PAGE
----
From Perth, we go due north on the Great Northern Highway. The change in scenery is a shock indeed-no more luxuriant jungles and volcanoes. To the right, a plain strewn with crimson-colored shrubbery stretches on as far as the eye can see. To the left, an arid plateau is covered with spinifex, a prickly grass that only grows in the desert. And ahead, a road straight as an arrow extends to the horizon. Set against a background of ochre-colored soil, endless bushes flash by the car windows in cinematic fashion as the radio spews out country music. We are traveling in our own personal road movie, which will take us 3,100 miles between Perth and Darwin. The strip of asphalt before us is so perfectly unswerving that we could set the car on automatic pilot if it weren't for the "road trains," those enormous trucks which travel across the country pulling behind them three or four trailers and which take over a mile to come to a halt. Several times we have to pull over to the side of the road at the last second to avoid a collision.
We spend two months experiencing the adventure of the Outback, sleeping out in the open under the Southern Cross, with the campfire burning, our boots dust-laden, at the pace of wide-open spaces. Unadulterated freedom in the midst of immensity itself. Here, everything is bigger, larger, heavier, hotter, and drier. At Yarrie Station, a ranch in the middle of the Great Sandy Desert; we get out of our car exhausted-we've been looking for water for more than five hours.
"No worries mate, no problem!" calls out Roy, the owner, his cowboy hat clamped down on his head with perspiration. "But I think you should settle for a good old-fashioned beer because water isn't the strong point here!"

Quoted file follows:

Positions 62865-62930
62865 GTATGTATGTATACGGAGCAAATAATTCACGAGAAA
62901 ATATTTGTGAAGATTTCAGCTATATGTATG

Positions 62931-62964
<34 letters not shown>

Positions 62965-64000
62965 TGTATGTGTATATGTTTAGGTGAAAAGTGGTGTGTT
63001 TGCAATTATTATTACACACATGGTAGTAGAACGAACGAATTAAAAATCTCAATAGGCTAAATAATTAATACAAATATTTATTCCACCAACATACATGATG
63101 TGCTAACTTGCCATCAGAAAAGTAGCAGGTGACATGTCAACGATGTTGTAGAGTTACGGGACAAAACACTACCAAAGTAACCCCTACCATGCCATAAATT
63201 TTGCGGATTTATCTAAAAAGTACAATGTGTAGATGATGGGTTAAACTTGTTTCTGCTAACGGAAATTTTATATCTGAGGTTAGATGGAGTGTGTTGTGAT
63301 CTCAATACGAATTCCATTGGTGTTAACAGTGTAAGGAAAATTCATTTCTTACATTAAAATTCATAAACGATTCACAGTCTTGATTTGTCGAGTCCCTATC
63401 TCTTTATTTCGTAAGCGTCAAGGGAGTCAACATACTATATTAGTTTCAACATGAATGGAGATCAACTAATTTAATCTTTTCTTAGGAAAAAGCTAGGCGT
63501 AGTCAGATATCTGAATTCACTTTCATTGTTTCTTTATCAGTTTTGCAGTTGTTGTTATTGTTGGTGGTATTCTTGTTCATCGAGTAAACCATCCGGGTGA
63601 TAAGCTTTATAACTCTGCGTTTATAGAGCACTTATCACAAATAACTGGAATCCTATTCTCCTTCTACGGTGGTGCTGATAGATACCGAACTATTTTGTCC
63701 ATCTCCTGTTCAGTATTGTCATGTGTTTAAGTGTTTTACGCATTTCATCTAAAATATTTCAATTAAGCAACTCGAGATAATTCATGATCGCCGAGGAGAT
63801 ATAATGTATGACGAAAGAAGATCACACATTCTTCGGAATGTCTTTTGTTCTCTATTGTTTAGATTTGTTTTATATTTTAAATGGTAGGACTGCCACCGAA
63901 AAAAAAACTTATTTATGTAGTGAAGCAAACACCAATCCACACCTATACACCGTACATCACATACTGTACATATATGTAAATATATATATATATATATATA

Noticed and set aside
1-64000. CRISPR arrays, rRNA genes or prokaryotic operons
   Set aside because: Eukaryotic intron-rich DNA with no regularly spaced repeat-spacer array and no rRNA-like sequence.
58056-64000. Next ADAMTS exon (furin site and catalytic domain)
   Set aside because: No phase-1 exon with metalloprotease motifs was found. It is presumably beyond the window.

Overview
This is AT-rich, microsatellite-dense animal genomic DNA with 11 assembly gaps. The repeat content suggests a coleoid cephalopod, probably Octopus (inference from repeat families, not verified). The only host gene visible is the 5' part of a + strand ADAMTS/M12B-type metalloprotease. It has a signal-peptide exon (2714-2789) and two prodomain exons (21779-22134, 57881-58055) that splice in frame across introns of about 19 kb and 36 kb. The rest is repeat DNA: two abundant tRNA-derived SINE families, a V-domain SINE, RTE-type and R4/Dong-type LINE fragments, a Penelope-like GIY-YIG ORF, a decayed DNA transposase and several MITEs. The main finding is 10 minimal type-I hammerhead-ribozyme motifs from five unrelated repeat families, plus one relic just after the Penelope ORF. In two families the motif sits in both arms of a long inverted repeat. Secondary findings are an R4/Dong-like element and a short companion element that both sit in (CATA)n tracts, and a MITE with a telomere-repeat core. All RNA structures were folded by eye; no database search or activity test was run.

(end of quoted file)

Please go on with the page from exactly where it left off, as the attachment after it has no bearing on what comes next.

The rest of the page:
Yes, in this part of the desert, the water drawn up by the windmills is brackish, almost undrinkable. "My great-grandfather settled out here first. He hailed from Ireland in the late 1800s," Roy tells us. Two sheetmetal houses for his family and workers, a machine shed, a few stalls for horses, and a bush hedge around the whole farmstead to protect it from the windblown sand. Nothing seems to have changed in four generations, except for one thing: Roy now uses a helicopter to herd his livestock. In a few minutes, we fly over about 12 miles of bush and never move off of his landholdings. Wearing a headset and speaking through a mouthpiece, Roy guides his army of cowboys who, on horseback on the ground, contain the 500 head of livestock that he has just rounded up from above the desert.
We cross the western part of Australia-mining country. Wherever a village has sprung up, you can be sure that something precious is hidden below ground-most likely, gold. In the town of Newman, we meet an actual gold digger. And not just any digger-a Frenchman who has almost never seen France, as he was born and raised in New Caledonia. For 10 days, we crisscross the arid bush landscape with him, metal detectors in hand, and end up finding a few nuggets, but not without difficulty. Our most important discovery, however, is more culinary than gold-filled-we go kangaroo hunting with our new-found friend, Alain, and almost every evening share a gourmet meal of 'roo barbecue or stew.
Dusk in the Karijini National Park, in the Pilbara Region, western Australia.
Bivouac in the Australian bush, in an ant-hill field.
Contemplating Ayers Rock, located in the center of the island, from the bottom.